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What you need to know about cervical cancer before it's too late.

Petra Hapsari   15 June 2017 12:25

The recent death of actress Julia Perez due to cervical cancer is a warning for all women to be more aware of the disease.

It is important to know what cervical cancer is and how one can get it.

There are several things that can lead to cervical cancer, including genetic mutation or a change in DNA. However, in 99.7 percent of the cases, the cancer is caused by Human papilomavirus (HPV).

There are some factors that can cause a woman to suffer cervical cancer, including one's lifestyle and genetics.

Here are some habits that might trigger cervical cancer:

1. Sexual history

Some sexual activities might cause cervical cancer as well as the spread of Human papillomavirus (HPV), including having sex before the age of 18; having sex with numerous partners; and having sex with someone who had numerous sexual partners.

2. Smoking habit

A smoker and people around him/her are exposed to cancer-causing chemicals that affect their lungs and other organs. The dangerous molecules are absorbed through the lungs and taken to blood vessel all over the body. Smoking women are two times more risky to be affected by cervical cancer than those who do not smoke. Scientists believe that these chemicals might damage the DNA of cervical cells and contribute to the growth of cervical cancer.

3. Birth control pill

Women use oral contraceptive pills for more than five years are more risky to have the disease, yet the risk of getting it can be normal again after few years if they stop consuming the pills.

4. Diet

Those whose diet does not include fruits and vegetables are more risky to have cervical cancer.

Not only from their lifestyle, women whose mother or sisters who have ever been suffered from cervical cancer are two or three times more risky to get the disease.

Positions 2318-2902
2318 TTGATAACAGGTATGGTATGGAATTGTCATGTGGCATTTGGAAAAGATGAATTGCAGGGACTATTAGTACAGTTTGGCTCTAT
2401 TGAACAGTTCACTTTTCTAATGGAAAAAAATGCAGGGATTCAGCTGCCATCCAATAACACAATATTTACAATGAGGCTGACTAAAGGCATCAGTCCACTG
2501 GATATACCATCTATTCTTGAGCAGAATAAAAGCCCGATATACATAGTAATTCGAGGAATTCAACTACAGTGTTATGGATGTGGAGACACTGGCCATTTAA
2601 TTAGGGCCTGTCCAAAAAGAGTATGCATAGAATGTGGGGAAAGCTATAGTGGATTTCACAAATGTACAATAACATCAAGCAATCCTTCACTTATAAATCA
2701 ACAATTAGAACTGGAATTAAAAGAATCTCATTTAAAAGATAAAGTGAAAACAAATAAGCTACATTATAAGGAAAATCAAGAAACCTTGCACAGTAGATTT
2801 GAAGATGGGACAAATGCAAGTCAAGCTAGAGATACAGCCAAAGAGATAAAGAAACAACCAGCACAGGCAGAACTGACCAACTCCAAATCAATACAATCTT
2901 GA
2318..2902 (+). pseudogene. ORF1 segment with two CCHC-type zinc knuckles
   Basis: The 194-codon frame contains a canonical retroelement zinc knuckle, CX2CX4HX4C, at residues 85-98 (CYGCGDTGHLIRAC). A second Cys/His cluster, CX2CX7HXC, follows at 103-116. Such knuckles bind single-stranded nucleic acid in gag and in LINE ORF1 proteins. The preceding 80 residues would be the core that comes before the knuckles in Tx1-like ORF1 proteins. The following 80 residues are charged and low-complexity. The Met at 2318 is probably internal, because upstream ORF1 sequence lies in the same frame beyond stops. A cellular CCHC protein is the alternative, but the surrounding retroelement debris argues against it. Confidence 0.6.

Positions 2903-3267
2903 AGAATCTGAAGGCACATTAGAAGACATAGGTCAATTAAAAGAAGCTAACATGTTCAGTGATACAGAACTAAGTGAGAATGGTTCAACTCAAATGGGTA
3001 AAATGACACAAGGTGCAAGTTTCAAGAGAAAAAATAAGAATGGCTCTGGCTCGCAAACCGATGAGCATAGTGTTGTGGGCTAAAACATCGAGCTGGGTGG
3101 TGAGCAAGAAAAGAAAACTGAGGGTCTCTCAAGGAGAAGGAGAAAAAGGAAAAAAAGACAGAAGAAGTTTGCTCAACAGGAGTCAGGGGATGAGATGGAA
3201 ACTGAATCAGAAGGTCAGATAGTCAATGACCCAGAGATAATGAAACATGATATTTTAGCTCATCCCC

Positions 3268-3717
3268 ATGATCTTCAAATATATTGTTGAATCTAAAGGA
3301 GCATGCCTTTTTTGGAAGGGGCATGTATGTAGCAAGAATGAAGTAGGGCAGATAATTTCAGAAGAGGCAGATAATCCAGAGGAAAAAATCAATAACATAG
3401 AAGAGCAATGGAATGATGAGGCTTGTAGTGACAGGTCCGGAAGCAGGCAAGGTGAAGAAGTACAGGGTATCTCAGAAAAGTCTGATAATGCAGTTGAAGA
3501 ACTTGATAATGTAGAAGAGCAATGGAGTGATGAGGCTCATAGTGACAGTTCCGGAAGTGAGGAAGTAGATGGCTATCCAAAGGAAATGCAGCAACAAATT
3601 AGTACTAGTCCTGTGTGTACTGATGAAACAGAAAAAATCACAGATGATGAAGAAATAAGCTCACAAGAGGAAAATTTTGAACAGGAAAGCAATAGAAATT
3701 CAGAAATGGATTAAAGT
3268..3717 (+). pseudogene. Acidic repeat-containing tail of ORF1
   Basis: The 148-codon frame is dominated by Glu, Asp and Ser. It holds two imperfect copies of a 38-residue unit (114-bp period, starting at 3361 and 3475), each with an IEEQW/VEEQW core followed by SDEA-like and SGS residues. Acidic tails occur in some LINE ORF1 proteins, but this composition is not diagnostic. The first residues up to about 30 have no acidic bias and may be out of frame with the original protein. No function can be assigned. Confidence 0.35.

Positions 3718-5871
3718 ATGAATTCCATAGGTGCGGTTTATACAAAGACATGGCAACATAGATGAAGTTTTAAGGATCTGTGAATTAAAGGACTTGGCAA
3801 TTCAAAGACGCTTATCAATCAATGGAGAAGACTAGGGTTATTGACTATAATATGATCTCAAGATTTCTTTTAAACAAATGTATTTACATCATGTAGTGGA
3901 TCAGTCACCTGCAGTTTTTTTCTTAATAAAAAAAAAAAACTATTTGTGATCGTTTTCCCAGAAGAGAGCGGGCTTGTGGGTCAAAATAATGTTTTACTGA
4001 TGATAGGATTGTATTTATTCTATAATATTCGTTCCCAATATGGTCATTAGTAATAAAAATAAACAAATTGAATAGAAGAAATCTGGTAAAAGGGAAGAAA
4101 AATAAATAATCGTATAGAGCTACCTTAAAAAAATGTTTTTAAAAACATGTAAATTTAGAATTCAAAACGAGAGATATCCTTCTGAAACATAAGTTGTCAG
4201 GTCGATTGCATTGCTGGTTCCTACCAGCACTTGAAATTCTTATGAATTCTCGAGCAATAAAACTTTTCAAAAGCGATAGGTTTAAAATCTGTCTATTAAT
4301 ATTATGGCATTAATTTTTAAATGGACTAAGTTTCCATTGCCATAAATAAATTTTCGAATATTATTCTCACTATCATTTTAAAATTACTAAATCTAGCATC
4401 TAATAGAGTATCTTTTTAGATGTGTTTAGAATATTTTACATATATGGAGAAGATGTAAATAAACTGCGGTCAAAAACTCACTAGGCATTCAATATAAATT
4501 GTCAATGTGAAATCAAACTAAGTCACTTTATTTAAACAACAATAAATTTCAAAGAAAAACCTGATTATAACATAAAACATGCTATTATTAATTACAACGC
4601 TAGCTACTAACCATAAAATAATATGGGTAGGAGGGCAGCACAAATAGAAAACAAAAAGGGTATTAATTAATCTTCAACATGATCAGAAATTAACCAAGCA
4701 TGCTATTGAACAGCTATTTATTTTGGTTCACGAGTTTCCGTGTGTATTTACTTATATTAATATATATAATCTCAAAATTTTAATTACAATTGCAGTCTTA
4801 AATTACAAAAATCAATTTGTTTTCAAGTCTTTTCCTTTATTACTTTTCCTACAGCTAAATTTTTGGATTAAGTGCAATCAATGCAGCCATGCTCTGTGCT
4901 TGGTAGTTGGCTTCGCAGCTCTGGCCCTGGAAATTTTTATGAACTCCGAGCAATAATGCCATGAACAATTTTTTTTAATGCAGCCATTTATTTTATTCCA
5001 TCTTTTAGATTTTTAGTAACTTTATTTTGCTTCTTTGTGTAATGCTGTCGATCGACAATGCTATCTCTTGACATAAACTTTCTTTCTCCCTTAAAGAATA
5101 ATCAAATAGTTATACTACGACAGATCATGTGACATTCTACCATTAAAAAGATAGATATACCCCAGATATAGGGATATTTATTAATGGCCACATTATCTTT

However, there are other conditions who might put a woman at risk for cervical cancer:

1. Obesity

Overweight women are more risky to get cervical adenocarcinoma.

2. Pregnancy

Women who have been pregnant three times or more, or those who have been pregnant before 17, are reportedly two times more at risk for cervical cancer than those who have not.

3. Immunosuppression

HPV virus might be destroyed itself in 12 to 18 months for people with healthy immunity. However, people with HIV or other disease or those who use medicines that limit the immune system are at risk to have it.

4. Diethylstilbestrol (DES)

Women whose mothers ever uses DES, a medicine given to women to prevent miscarriage given in 1940 to 1971, are more risky to get cervical cancer.

5. HPV

This is the most prominent factor for cervical cancer. However, just in case you are carrying HPV, you do not need to worry since having it does not always mean you are now having cancer.

HPV is a skin infection, spread by skin to skin contact from one person who has the virus to another person.

It also spreads through sexual activities including vagina, anal and oral sex.

Different kinds of HPV cause warts in different part of body. Some have it on their hands and legs, while others are on lips or tongue.

Some kinds of HPV cause warts on or around genitals and anus on women and men. It is considered as a low risk since it is rarely related to cancer such as cervical, vulva and vaginal cancer on women.

It is believed that women should have HPV to get cervical cancer. Around 60% of all cervical cancer are caused by HPV 16 and 18.

HPV infection is a common thing and for most people, their body can clean the infection themselves.

However, in some cases, this infection does not go and it becomes chronic.

6. Chlamydia

It is a common bacterium which can infect reproduction system which spreads through sexual activities.

Chlamydia might cause pelvic inflammation and then infertility.

Women who had or have chlamydia have more chance to get cervical cancer than those who don’t.

Since there are no symptoms on those who have chlamydia, they might not know they are infected until they get tested.



P.S. While we're at it, we want to ask you to change your lifestyle to a healthier one, not only to prevent cervical cancer, but also to prevent other forms of cancer and other deadly diseases.

We know that vaccine/anti-vaccine debate is somehow still going on, but please take some time to see your doctor to get HPV vaccine shots.

It's better than being sorry later, right?


The article was previously published in Hellosehat.com and all medical data have been reviewed by a licensed medical doctor.


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